The Mental Health Meds Teens Are Taking

Antidepressants and ADHD medications topped psychotropic medication use among teens

December 5, 2013 / Author:  / Reviewed by: Joseph V. Madia, MD

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(dailyRx News) A wide range of psychotropic medications are available to treat mental health conditions, including disorders in teens. But how many teens are actually taking these medications?

A recent report found that just over 6 percent of teens were taking some kind of mental health medication.

The most commonly taken medications among teens in the US were antidepressants and medications for attention deficit hyperactivity disorder (ADHD).

Depression and ADHD are also the most common mental health conditions diagnosed among teens in the US.

Only a very small percentage of teens were taking antipsychotics or anti-anxiety or anti-manic medications.

"Discuss your child's mental health needs with a care provider."

This study, led by Bruce S. Jonas, PhD, of the US Centers for Disease Control and Prevention (CDC), looked at rates of psychotropic medication use among teens in the US.

Dr. Jonas and colleagues used data from National Health and Nutrition Examination Surveys from 2005 to 2010.

These researchers asked teens, aged 12 to 19, or their parents about the teens' use of five different categories of psychotropic medications.

These categories included antidepressants, ADHD medications, antipsychotics, anti-manic medications and the combined group of sedatives, hypnotics and anti-anxiety medications.

Anti-manic medications are used to treat conditions that involve mania, such as bipolar disorder. Sedatives and hypnotics are used to treat anxiety symptoms.

The researchers determined that, overall, 6.3 percent of US teens used a psychotropic medication during this time period.

About 4.5 percent took only one psychotropic medication, while 1.8 percent took two or more different psychotropic medications.

The two most common types of medications teens took were antidepressants and ADHD medications, both reported by 3.2 percent of the teens.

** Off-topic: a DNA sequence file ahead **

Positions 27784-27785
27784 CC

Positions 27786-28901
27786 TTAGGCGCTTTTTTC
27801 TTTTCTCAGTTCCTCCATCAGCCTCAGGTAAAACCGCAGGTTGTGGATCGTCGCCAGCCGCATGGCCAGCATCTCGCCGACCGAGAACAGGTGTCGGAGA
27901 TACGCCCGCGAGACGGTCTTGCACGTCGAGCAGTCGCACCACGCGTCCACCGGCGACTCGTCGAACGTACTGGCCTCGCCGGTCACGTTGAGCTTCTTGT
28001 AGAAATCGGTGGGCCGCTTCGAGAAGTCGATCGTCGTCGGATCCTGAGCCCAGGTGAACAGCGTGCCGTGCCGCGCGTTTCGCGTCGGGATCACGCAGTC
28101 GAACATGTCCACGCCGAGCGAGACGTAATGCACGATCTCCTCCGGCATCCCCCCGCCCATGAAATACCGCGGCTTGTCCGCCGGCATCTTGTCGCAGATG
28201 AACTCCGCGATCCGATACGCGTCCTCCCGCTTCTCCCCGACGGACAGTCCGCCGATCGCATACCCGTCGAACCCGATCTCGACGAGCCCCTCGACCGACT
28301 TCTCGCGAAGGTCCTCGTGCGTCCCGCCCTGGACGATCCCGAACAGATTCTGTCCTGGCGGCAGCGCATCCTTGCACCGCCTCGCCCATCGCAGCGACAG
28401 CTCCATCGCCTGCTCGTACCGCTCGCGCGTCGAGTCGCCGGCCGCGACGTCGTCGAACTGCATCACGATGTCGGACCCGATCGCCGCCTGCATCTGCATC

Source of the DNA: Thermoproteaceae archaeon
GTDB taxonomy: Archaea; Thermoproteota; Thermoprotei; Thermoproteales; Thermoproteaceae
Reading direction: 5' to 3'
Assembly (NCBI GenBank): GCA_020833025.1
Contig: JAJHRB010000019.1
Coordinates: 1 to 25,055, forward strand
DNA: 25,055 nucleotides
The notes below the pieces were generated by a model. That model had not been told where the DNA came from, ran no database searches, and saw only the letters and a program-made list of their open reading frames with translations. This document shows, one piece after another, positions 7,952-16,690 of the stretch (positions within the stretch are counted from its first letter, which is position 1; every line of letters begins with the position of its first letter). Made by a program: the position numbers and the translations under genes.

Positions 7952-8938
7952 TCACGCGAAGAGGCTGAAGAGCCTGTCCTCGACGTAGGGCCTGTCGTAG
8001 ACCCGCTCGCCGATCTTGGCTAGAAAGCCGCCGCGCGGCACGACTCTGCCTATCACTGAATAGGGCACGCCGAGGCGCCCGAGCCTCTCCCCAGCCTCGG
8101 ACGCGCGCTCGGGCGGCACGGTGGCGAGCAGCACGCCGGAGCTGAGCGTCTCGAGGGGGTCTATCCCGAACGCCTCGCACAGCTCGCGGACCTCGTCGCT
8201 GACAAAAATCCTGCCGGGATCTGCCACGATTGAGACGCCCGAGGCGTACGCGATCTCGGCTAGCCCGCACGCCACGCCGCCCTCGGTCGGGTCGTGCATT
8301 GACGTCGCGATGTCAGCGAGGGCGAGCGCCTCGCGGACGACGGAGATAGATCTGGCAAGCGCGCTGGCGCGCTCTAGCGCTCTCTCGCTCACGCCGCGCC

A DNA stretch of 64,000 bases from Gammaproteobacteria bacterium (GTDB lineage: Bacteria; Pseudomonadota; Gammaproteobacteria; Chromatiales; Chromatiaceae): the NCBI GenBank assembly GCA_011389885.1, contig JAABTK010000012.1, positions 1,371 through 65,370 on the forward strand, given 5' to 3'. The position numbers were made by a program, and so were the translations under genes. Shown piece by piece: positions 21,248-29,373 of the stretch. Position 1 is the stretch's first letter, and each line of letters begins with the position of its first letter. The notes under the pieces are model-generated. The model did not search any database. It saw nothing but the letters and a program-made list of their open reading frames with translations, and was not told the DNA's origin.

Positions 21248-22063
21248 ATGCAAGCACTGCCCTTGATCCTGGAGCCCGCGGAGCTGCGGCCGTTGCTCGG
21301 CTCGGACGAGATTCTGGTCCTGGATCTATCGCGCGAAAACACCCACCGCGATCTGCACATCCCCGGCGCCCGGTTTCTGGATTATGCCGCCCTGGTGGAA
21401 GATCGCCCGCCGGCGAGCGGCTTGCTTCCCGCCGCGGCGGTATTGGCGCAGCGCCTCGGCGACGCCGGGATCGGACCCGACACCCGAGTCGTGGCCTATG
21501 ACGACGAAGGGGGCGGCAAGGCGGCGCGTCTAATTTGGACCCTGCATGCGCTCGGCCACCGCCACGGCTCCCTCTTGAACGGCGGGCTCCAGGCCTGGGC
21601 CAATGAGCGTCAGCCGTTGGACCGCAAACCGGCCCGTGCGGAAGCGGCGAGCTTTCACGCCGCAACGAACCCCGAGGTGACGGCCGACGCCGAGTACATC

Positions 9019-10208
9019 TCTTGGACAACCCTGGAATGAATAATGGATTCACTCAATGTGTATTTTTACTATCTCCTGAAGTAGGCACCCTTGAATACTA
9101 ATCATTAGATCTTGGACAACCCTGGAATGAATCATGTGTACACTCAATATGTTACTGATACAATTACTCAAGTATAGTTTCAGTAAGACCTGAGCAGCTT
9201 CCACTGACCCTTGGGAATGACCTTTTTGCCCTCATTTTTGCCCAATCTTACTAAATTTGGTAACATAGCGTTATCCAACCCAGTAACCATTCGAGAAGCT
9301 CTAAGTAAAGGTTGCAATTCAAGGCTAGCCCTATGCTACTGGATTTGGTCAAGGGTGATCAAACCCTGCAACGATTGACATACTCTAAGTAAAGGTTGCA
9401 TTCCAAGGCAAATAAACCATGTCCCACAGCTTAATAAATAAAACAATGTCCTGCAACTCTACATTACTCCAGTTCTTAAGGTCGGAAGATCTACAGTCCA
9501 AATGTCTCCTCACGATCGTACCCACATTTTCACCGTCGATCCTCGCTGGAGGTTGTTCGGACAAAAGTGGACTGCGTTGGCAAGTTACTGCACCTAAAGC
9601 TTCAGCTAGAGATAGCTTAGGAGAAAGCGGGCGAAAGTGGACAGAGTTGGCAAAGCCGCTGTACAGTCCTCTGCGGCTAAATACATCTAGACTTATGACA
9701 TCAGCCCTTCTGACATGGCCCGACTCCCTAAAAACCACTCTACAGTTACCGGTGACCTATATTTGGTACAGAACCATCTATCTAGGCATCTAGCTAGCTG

These findings make sense since depression and ADHD are the most common mental health conditions among teens.

The report noted that 4.3 percent of teens reported depression for at least two weeks in 2005-2006, and about 9 percent of the children aged 5 to 17 who were surveyed from 2007 to 2009 had ever been diagnosed with ADHD.

Only 1 percent of teens were taking antipsychotics, and 0.5 percent were taking sedatives, hypnotics and anti-anxiety medications.

There were too few teens taking anti-manic medications to determine an accurate percentage from the survey.

Females were more likely than males to take any kind of psychotropic medication and were more than twice as likely to take antidepressants (4.5 percent) than males (2 percent).

However, about twice as many males took ADHD medications (4.2 percent), compared to females (2.2 percent).

The researchers also looked at the racial and ethnic makeup of teens taking different kinds of psychotropic medications.

In total psychotropic medications as well as antidepressants and ADHD medications, whites were far more likely to be taking the medications than blacks or Mexican-Americans.

For example, 8.2 percent of white children were taking psychotropic medications, compared to 3.1 percent of blacks and 2.9 percent of Mexican-Americans.

The biggest difference in rates across ethnicities occurred with antidepressants: these were taken by 4.9 percent of white teens but only 0.5 percent of black teens and 0.7 percent of Mexican-Americans.

Similarly, while 4 percent of white teens were taking ADHD medications, only 2.2 percent of blacks and 1.8 percent of Mexican-Americans were.

Despite these rates of psychotropic medication use, only about half of teens who were taking these medications had seen a mental health professional in the past year.

Among teens taking more than one psychotropic medication, however, 80 percent had seen a mental health professional in the past year.

This report was published in the December issue of the National Center for Health Statistics Data Brief on the CDC website. The report was funded by the CDC. No conflicts of interest were reported.

Reviewed by: 
Review Date: 
December 5, 2013
Last Updated:
December 30, 2013